Man risks his hearing health by listening to his music too loud with headphones.

Headphones are a device that best reflects the modern human condition. Today’s wireless headphones, AirPods, and earbuds let you to connect to a worldwide community of sounds while simultaneously giving you the ability to separate yourself from everyone around you. They let you listen to music or watch Netflix or keep up with the news from everywhere. They’re wonderful. But the way we generally use them can also be a health risk.

This is specifically true with regards to your hearing health. And this is something that the World Health Organization has also reported. That’s exceedingly worrying because headphones are everywhere.

Some Hazards With Earbuds or Headphones

Frances loves Lizzo. And so she listens to Lizzo all of the time. When she’s really getting into it she normally cranks up the volume (there’s a special enjoyment in listening to your favorite tune at max volume). She’s a considerate person, though, so Frances uses high-quality headphones to enjoy her tunes.

This is a fairly common use of headphones. Sure, there are lots of other purposes and places you could use them, but the basic function is the same.

We use headphones because we want the listening experience to be somewhat private (so we can listen to anything we want) and also so we’re not bothering the people near us (usually). But this is where it can become dangerous: our ears are exposed to an intense and extended amount of noise. After a while, that noise can cause damage, which leads to hearing loss. And a wide assortment of other health conditions have been associated with hearing loss.

Safeguard Your Hearing

Healthcare experts think of hearing health as a crucial aspect of your all-around health. And that’s the reason why headphones present somewhat of a health risk, especially since they tend to be omnipresent (headphones are really easy to get a hold of).

So here is the question, then, what can you do about it? Researchers have provided several concrete measures we can all take to help make headphones a little safer:

  • Don’t turn them up so loud: 85dB is the maximum volume that you should listen to your headphones at as outlined by the World Health organization (60dB is the average volume of a conversation for context). Most mobile devices, regrettably, don’t have a dB volume meter built in. Try to be sure that your volume is less than half or look into the output of your particular headphones.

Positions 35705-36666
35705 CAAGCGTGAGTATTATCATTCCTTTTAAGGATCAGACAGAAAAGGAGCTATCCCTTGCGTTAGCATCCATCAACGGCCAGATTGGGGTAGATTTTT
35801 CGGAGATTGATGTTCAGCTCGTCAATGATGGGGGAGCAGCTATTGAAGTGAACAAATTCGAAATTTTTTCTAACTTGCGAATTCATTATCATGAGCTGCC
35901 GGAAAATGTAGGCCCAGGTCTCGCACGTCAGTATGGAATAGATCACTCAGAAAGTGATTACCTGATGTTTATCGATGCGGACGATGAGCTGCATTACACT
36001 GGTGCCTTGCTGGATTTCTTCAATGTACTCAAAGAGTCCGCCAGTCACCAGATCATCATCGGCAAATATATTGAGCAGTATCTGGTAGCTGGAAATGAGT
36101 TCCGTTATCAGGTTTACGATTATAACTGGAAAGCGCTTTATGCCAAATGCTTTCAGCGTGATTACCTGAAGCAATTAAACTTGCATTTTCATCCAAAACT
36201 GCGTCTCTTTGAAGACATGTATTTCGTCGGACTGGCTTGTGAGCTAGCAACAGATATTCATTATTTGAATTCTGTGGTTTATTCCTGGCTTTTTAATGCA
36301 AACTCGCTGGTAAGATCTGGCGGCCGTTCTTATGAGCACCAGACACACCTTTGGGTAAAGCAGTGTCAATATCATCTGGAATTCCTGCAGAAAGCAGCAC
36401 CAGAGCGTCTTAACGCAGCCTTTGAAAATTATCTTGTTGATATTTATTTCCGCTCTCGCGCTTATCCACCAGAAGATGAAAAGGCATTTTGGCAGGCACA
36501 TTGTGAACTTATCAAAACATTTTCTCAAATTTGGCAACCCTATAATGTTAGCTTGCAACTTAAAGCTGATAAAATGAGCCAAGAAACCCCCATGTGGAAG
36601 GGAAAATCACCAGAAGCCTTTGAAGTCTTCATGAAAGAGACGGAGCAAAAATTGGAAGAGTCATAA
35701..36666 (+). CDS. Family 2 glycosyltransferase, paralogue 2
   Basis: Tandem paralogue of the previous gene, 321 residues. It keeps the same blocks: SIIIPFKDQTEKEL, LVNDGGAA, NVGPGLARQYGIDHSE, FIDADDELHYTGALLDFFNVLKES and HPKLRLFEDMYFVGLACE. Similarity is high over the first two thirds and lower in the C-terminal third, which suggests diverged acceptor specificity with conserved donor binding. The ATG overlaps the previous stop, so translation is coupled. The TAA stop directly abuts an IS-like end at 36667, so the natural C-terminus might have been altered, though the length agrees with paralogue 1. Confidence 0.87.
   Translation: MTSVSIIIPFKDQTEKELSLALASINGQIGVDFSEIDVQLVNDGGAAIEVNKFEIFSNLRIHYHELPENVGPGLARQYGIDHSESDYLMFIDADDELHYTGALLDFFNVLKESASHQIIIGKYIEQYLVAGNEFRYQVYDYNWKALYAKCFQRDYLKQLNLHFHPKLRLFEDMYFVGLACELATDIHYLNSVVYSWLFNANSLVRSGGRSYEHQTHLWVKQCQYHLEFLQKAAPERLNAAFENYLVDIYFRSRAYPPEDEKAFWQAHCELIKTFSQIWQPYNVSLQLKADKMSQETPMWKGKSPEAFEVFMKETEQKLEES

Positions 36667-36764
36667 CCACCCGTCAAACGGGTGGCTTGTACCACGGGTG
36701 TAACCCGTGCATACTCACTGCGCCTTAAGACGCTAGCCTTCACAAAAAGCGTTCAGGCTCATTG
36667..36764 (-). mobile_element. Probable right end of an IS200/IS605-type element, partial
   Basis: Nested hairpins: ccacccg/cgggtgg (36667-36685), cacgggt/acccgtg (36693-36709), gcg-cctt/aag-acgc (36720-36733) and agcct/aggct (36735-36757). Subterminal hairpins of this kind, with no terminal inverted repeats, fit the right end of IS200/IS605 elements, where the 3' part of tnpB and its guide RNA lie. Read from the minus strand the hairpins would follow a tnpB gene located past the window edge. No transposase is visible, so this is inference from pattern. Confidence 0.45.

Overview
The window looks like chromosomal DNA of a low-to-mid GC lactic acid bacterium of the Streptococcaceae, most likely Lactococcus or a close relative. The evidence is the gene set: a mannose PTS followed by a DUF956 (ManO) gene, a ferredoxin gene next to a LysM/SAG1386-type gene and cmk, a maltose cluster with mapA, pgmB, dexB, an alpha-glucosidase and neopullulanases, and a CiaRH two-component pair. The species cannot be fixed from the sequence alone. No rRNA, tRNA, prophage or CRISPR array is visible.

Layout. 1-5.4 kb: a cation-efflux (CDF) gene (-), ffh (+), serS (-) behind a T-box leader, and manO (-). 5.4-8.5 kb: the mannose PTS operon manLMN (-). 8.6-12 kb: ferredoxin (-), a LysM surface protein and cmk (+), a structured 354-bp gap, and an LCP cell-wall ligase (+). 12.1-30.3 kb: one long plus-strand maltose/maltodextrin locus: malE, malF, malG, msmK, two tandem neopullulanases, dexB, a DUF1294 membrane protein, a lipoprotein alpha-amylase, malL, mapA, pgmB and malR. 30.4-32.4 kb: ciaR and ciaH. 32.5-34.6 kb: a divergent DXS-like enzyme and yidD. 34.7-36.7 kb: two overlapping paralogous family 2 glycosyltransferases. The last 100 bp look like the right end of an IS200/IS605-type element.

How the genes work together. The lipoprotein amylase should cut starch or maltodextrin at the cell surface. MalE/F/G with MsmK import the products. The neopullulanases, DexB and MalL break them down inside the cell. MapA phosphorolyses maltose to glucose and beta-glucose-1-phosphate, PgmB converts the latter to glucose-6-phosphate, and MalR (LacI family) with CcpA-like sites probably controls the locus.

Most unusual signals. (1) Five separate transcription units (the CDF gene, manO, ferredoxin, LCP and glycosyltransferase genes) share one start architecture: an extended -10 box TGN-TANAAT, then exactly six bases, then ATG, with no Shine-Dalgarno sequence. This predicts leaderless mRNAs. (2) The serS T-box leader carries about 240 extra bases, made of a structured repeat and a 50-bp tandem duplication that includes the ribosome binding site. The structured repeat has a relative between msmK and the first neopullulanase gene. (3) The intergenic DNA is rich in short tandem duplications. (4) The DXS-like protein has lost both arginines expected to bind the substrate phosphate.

• Restrict age: Nowadays, younger and younger kids are wearing headphones. And it may be wiser if we cut back on that a little, limiting the amount of time younger children spend using headphones. Hearing loss won’t set in as soon if you can stop some damage when you’re younger.
  • Take breaks: When you’re listening to music you really like, it’s tough not to pump it up. That’s easy to understand. But your ears need a bit of time to recover. So every now and then, give yourself at least a five minute break. The strategy is, every day give your ears some reduced volume time. Limiting your headphone time and watching volume levels will definitely decrease injury.
  • Volume warnings are important: It’s likely that you listen to your music on your mobile device, and most mobile devices have built-in warnings when you start pumping up the volume a bit too much. It’s very important for your hearing health to comply with these warnings as much as you can.

You may want to consider decreasing your headphone use altogether if you are at all concerned about your health.

I Don’t Really Need to be Concerned About my Hearing, Right?

When you’re younger, it’s easy to consider damage to your ears as unimportant (which you should not do, you only have one set of ears). But a few other health aspects, including your mental health, can be influenced by hearing problems. Untreated hearing loss has been linked to increases in the risk for issues like depression and dementia.

So the health of your hearing is linked inextricably to your total well-being. Whether you’re listening to a podcast or your favorite music, your headphone may become a health hazard. So turn down the volume a little and do yourself a favor.

Call Today to Set Up an Appointment

The site information is for educational and informational purposes only and does not constitute medical advice. To receive personalized advice or treatment, schedule an appointment.
Why wait? You don't have to live with hearing loss. Call or Text Us